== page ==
David had the strength to defeat Goliath. Yet he had moments of despair, as expressed in the Psalms “I am worn out calling for help” (Ps. 69:3). Jeremiah was a prophet of legendary power and will, but he called out “Oh, that I had a refuge in the wilderness that I might leave and go away from the people” (Jer. 9:2). Elijah fought with the Priests of Baal and defeated them. Yet he cries to God: “I have had enough, O Lord, take my life.” (1Kings 19:4). If you have low moments in this difficult time, you are not alone….

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Against Anger

In an angry age, may we say a word against anger? “Every person who becomes angry, even if a sage, his wisdom departs from him. If he is a prophet, his prophecy departs from him. (Pes. 66b).” There are many reasons to be angry in this world, and to feel anger at injustice is a natural and salutary thing. But to act in anger or to express yourself when angry is far more likely to be destructive than productive. Expressing anger rarely quenches it – it generally increases it. As the old saying has it, the only people who hear…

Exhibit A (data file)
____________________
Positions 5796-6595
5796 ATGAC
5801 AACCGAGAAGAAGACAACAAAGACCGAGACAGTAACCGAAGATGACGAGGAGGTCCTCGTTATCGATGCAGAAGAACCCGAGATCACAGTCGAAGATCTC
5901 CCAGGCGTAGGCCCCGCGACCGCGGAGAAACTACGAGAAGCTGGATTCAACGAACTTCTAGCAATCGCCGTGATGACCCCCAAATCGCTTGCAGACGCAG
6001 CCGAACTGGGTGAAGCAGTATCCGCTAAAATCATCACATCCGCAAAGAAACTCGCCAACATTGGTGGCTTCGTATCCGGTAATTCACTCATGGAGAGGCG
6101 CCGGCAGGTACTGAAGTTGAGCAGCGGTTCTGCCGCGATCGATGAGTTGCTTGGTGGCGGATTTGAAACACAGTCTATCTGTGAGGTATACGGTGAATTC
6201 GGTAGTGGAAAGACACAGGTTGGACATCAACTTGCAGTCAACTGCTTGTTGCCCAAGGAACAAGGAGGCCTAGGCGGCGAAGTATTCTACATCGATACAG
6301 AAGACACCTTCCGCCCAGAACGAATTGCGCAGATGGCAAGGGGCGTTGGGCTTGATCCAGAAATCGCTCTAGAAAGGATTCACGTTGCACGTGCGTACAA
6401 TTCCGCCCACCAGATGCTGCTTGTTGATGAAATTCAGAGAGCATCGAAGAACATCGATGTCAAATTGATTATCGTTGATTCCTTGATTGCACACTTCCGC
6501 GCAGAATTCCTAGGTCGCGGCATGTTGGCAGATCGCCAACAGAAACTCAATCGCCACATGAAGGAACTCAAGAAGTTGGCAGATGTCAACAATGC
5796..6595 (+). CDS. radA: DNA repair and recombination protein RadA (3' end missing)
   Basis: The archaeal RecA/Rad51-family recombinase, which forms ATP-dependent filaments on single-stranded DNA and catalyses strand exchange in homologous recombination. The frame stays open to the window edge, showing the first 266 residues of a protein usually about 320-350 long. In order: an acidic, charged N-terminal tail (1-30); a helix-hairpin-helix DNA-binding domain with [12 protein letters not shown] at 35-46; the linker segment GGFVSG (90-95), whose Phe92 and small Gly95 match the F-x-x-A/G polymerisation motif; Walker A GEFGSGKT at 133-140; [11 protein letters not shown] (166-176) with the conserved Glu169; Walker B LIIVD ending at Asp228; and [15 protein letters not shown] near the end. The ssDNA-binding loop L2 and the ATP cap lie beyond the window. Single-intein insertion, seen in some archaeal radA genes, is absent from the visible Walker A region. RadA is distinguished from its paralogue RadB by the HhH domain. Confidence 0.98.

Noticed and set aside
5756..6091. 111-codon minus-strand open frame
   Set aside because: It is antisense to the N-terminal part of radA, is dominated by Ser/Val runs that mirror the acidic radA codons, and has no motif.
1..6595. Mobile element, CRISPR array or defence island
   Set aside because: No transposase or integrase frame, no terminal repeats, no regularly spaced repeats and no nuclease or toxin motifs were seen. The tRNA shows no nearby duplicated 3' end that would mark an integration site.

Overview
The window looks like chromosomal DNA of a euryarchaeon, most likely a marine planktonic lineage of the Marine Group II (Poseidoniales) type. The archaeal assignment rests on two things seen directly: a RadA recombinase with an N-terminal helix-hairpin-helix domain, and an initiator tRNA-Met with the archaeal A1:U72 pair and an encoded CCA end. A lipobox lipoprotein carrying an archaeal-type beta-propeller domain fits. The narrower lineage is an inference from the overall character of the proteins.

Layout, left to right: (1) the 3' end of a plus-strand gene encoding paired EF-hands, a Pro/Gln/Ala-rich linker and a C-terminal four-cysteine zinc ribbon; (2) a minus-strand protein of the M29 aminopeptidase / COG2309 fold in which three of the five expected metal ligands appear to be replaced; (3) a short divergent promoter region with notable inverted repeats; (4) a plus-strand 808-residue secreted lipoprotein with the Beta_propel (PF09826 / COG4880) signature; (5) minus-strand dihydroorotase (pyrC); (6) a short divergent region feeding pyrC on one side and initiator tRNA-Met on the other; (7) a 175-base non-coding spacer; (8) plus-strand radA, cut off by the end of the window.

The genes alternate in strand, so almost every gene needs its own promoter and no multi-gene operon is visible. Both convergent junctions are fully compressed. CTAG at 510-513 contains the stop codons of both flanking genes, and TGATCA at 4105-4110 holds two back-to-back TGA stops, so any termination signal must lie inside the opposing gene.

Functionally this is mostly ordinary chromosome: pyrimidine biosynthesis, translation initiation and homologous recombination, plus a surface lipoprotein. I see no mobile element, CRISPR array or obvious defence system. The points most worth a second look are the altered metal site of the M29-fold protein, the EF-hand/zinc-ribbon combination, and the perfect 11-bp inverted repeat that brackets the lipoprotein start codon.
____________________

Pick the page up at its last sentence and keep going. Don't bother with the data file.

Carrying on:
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A Hopeful Note

“To gather the congregation you shall blow tekiah (summons) and not truah (alarm)” (Num. 10:7). There are many ways to unite people. One is to frighten them. When pointed at a common enemy, people tend to gather in frightened solidarity. The Torah teaches in this week’s reading that the proper way is through summoning people to what is good and right rather than scaring them about what is wrong and bad. Gatherings of hope are better than gatherings of fear. Unity from love is greater than unity from hate. Bringing people with the sound of tekiah is the way to…